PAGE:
NO - BRENDAN TANSEY, CHIEF EXECUTIVE UK, WUNDERMAN
This is not a simple question, because many food companies make a range of products from healthy to confectionery. The McDonald's menu of today is different from five years ago.
In light of this, a blanket ban seems arbitrary. The nature of sponsorships, the claims made and the products put forward require careful thought.
Much work has been done on labelling and recommended daily consumption guidelines. I also question the focus on sports sponsorships; surely showing food in the context of an active lifestyle is more valid than other options? If the brands provide choice and promote responsibly, the issue is addressed.
MAYBE - FIONA VIGAR, SPORTS MARKETING CONSULTANT, BUPA AND SCIENCE IN SPORT, AND DIRECTOR, FIONA VIGAR CONSULTING
This is not the most important question, however. We know obesity is rising and that even in this Olympic year, sports participation and activity levels are decreasing.
So, I agree with the Academy of Medical Royal Colleges that there needs to be a more interventionist policy. Leaving it down to consumer choice is patently not working, and evidence from the tobacco industry suggests intervention has an impact.
How this manifests in reality is complex, and while I don't believe it is as simple as inhibiting one aspect of the marketing mix in a blanket ban, the issue is not going away and needs action.
YES - DIANA TICKELL, UK DIRECTOR OF MARKETING AND BUSINESS CHANGE, BARNARDO'S
This should be a last resort, however. What was once acceptable becomes unacceptable as society changes. When the ban on tobacco sponsorship was introduced, it took regulation to enforce it, but now it is accepted.
Promotion has become less and less acceptable in today's society and restrictions been introduced.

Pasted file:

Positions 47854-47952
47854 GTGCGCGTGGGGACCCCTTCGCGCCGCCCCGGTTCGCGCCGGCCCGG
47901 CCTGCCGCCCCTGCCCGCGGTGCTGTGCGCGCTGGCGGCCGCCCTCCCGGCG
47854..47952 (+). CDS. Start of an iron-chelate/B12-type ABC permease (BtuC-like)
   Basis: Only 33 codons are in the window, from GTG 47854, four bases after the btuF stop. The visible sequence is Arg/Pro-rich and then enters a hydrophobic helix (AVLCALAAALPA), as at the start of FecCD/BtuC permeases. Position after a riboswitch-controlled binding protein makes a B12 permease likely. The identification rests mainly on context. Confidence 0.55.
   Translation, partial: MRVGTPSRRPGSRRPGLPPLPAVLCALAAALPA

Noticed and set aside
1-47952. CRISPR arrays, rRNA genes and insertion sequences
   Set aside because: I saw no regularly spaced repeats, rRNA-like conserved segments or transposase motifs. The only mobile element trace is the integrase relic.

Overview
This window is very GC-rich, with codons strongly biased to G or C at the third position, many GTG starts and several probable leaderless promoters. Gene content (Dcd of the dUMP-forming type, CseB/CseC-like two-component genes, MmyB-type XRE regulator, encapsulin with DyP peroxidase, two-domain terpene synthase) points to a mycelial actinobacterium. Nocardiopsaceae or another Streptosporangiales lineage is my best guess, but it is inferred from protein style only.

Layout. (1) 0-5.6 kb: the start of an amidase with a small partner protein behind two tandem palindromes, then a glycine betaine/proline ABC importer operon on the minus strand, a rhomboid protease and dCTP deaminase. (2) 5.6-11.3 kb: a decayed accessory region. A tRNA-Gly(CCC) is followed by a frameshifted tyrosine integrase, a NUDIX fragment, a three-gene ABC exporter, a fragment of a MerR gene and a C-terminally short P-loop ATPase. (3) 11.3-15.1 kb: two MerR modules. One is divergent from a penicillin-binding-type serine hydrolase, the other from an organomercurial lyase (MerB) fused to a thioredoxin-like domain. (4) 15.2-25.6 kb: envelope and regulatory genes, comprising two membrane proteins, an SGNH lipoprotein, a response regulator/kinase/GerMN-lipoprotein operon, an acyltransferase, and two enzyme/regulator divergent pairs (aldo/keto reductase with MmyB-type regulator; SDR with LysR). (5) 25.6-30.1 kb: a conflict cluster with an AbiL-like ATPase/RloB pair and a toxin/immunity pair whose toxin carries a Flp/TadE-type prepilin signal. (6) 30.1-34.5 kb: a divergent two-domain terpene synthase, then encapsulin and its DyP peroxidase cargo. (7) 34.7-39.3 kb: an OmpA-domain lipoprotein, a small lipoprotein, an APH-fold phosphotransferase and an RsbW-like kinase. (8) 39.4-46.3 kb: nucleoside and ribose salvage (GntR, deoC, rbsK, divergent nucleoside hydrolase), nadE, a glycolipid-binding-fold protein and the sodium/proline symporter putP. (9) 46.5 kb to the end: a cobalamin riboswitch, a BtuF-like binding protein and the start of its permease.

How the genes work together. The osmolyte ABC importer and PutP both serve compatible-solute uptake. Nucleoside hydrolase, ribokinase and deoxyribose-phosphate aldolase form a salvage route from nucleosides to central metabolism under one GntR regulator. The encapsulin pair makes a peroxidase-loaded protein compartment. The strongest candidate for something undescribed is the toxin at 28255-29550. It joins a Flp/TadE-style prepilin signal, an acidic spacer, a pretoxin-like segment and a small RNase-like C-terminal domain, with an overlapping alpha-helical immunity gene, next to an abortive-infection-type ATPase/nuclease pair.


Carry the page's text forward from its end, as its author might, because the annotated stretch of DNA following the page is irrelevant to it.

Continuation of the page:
I prefer self-regulation. The modern approach to CSR is as much about doing the right thing as merely being seen to do it.
Consumers will defect if brands do not adjust their products to deal with issues such as obesity. Sporting bodies have a chance to exercise their responsibility to align with brands that share the values they want to promote.
MAYBE - PETE DAVIES, MANAGING DIRECTOR, GET ME MEDIA
It's wrong to place the blame for obesity at the door of brands like McDonald's. The issue runs much deeper than brand sponsorship.
It and other brands, such as Coca-Cola, have responded well, introducing healthier options. Many brand sponsors also do effective CSR work around events.
Moreover, with many sports clubs getting more than 40% of revenue from sponsorship, we need to look at how they would survive amid further restrictions.
No - Tom Davis, formerly marketing director at Action for Children, now CEO of Computer Aid International
I can easily see why this has been mooted - the powerful influence of the food and drink industry on politics and within consumer society is well and thoroughly documented over time - but bans should be a last resort, and I think that the tobacco comparison only partially works. However, I think that some regulations may be inevitable if voluntary codes and agreements fail. It's similar to IT, where manufacturers need to take full responsibility for the reuse/recycling of their products.
Marketers naturally dislike banning sponsorships but, equally, cannot deny that said sponsorships influence the choice of category and brand - otherwise, why use them? - and by extension consumption of food and drink, and need to take these calls to action by the medical profession seriously